- "C1 carbonaceous chondrites" average about 10% water in a clay mineral matrix and as water of hydration (often in magnesium salts, 5% to 15%), 2% to 5% carbon in the form of graphite, hydrocarbons and organic compounds, several percent sulfur in elemental, iron sulfide and water soluble sulfate forms, some nitrogen and other volatiles, and 5% to 15% magnetite.
- "C2 carbonaceous chondrites" have very little magnetite, a little less water, carbon, and sulfur, and about 10% soluble sodium and magnesium salts, all in a mineral assemblage.
- "C3, C4 and C5 carbonaceous chondrites" are not really "carbonaceous" as their name implies but instead are very poor in water, carbon and other volatiles, but have other semblances to C1 and C2 carbonaceous chondrites.
It should be noted that there are meteorites that defy categorization in that they are significantly different from meteorites in any of the above classes. Some potentially new classes of meteorite are represented by only one specimen.
Two classes of unusual meteorites which have more than one unrelated specimen are worth noting:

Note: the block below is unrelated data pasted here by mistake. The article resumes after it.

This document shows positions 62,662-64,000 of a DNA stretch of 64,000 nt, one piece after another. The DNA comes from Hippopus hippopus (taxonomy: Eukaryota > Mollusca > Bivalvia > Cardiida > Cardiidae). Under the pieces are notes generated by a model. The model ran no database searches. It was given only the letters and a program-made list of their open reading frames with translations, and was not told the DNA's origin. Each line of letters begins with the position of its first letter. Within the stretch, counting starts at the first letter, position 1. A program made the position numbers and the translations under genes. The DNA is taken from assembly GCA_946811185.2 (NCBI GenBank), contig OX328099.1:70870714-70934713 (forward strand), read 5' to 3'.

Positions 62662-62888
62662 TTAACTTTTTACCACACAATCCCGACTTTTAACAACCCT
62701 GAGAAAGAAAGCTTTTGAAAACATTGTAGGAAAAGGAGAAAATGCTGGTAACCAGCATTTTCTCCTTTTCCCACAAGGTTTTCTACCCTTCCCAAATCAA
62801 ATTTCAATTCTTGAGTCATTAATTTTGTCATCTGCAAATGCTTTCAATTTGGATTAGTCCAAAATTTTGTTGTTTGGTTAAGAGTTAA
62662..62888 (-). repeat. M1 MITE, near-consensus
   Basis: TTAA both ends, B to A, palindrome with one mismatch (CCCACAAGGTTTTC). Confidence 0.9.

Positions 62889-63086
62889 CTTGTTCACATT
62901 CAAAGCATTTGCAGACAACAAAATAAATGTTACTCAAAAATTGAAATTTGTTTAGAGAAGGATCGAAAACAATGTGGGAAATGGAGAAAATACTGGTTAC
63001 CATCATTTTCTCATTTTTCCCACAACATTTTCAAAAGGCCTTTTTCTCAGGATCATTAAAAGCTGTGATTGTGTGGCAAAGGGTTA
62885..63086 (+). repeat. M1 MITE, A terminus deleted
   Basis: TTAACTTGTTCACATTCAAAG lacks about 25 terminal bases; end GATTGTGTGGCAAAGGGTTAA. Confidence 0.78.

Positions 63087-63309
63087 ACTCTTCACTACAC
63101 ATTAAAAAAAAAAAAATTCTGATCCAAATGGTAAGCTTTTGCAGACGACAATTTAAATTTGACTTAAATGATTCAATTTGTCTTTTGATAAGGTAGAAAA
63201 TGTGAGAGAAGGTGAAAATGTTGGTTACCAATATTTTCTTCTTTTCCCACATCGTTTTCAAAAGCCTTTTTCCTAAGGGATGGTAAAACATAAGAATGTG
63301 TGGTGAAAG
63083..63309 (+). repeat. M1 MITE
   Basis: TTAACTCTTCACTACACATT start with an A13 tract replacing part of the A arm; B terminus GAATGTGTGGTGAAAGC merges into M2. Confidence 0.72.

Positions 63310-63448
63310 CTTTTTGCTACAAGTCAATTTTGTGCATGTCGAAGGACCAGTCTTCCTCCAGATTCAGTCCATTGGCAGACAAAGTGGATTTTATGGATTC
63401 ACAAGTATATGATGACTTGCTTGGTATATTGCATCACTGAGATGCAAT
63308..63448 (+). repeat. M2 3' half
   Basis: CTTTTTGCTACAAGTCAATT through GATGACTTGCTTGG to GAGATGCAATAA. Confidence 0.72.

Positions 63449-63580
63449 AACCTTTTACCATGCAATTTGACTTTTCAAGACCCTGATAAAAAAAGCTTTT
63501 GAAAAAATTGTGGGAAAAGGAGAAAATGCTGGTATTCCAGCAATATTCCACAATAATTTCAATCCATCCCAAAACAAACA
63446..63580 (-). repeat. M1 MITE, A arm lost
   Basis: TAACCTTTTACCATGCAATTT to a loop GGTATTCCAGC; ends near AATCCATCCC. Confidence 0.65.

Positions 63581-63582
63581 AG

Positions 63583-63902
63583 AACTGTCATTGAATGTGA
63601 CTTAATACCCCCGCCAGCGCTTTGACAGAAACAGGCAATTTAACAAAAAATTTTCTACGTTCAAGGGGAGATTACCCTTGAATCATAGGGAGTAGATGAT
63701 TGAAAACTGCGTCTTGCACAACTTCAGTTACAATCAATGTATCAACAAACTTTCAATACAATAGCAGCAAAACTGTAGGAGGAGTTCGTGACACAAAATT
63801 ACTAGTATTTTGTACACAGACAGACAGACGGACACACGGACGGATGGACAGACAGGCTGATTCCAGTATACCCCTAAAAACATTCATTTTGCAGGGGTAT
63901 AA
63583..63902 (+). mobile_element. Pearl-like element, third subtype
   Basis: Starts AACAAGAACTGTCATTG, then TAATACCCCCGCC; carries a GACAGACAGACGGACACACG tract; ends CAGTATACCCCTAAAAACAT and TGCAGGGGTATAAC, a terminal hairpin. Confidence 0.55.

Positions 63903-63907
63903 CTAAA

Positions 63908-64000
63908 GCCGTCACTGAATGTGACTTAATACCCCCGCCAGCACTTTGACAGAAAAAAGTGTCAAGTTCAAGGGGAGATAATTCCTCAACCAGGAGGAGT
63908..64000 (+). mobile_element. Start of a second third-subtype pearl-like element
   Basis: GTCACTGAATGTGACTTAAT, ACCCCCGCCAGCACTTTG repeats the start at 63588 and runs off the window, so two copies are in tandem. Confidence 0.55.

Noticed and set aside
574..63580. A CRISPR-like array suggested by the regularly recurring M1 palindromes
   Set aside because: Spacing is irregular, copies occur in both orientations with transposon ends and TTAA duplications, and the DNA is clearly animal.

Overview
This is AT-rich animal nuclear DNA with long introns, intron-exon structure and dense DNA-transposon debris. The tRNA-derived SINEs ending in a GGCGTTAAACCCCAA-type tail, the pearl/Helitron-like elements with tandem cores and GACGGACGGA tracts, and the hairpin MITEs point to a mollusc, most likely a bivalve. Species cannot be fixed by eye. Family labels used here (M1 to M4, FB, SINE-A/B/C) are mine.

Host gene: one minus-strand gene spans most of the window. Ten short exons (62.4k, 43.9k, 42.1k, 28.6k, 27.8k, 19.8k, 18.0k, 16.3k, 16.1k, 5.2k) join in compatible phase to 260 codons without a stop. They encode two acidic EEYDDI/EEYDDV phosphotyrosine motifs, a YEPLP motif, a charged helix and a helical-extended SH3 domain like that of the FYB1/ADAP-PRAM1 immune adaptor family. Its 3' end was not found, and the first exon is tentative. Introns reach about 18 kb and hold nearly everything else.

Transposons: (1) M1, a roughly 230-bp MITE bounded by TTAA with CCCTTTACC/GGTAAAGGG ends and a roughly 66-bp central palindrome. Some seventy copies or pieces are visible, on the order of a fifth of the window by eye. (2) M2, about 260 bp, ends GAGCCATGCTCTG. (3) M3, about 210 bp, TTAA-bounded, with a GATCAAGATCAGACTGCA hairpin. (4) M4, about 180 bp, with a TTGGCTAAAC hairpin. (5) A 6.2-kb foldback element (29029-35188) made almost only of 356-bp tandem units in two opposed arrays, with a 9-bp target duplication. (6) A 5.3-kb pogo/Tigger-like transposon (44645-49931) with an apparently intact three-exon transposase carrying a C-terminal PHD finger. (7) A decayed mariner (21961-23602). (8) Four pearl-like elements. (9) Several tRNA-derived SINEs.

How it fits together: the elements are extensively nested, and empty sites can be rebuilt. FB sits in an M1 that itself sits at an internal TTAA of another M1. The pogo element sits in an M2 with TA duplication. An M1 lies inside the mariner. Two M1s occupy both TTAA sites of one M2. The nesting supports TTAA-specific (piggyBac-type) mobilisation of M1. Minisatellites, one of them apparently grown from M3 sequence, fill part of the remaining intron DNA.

- "Carbonados" have tiny black diamonds produced by the shock of astronomical impact on a carbon rich body.
- "Ureilite" achondrites typically contain about one percent industrial grade diamonds.
Likewise, there are sometimes major compositional differences within established classes of meteorites, and frequent overlap between classes in terms of the mineral distributions. For example, some achondrites have a few percent carbon. Some chondrites have veins of water soluble salts as if deposited by movement of water as in hydrothermal processes that occured on Earth. Enstatite meteorites (above, listed as a class) often contain large amounts of exotic and strange substances, such as titanium nitride, silicon oxynitride, and unusual metal sulfides.
Some readers from the mining industry are probably asking what mineral distributions exist in meteorites. Below are the approximate properties of four different typical asteroids which probably exist, based on four meteorites. (Chemical analysis in weight percent. Extracted from NASA SP-428, except for the iron meteorite.)
Minerological, chemical and physical properties of four different asteroids based on four different meteorites:
The big caveat to the above analysis is that meteorites vary dramatically in composition, and the above is only a sample meteorite from within just four categories.
spacesettlement.com > Asteroids, Near Earth Objects (NEO) > Meteorites: Samples of NEOs > Compositions of Meteorites